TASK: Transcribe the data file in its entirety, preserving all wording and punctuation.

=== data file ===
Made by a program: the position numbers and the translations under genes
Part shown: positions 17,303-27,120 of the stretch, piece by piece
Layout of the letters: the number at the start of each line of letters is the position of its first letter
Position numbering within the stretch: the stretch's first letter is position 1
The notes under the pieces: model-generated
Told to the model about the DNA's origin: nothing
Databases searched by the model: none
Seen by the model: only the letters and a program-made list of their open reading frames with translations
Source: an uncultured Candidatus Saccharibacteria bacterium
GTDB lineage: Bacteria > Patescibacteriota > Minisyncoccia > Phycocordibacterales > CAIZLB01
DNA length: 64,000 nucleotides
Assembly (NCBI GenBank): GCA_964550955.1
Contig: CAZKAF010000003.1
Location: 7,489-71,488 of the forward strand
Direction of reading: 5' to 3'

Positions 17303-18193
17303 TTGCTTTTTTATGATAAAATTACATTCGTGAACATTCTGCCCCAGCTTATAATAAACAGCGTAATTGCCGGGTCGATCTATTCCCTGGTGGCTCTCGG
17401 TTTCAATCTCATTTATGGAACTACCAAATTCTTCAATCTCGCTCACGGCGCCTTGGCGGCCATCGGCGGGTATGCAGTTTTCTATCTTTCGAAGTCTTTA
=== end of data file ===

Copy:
Made by a program: the position numbers and the translations under genes
Part shown: positions 17,303-27,120 of the stretch, piece by piece
Layout of the letters: the number at the start of each line of letters is the position of its first letter
Position numbering within the stretch: the stretch's first letter is position 1
The notes under the pieces: model-generated
Told to the model about the DNA's origin: nothing
Databases searched by the model: none
Seen by the model: only the letters and a program-made list of their open reading frames with translations
Source: an uncultured Candidatus Saccharibacteria bacterium
GTDB lineage: Bacteria > Patescibacteriota > Minisyncoccia > Phycocordibacterales > CAIZLB01
DNA length: 64,000 nucleotides
Assembly (NCBI GenBank): GCA_964550955.1
Contig: CAZKAF010000003.1
Location: 7,489-71,488 of the forward strand
Direction of reading: 5' to 3'

Positions 17303-18193
17303 TTGCTTTTTTATGATAAAATTACATTCGTGAACATTCTGCCCCAGCTTATAATAAACAGCGTAATTGCCGGGTCGATCTATTCCCTGGTGGCTCTCGG
17401 TTTCAATCTCATTTATGGAACTACCAAATTCTTCAATCTCGCTCACGGCGCCTTGGCGGCCATCGGCGGGTATGCAGTTTTCTATCTTTCGAAGTCTTTA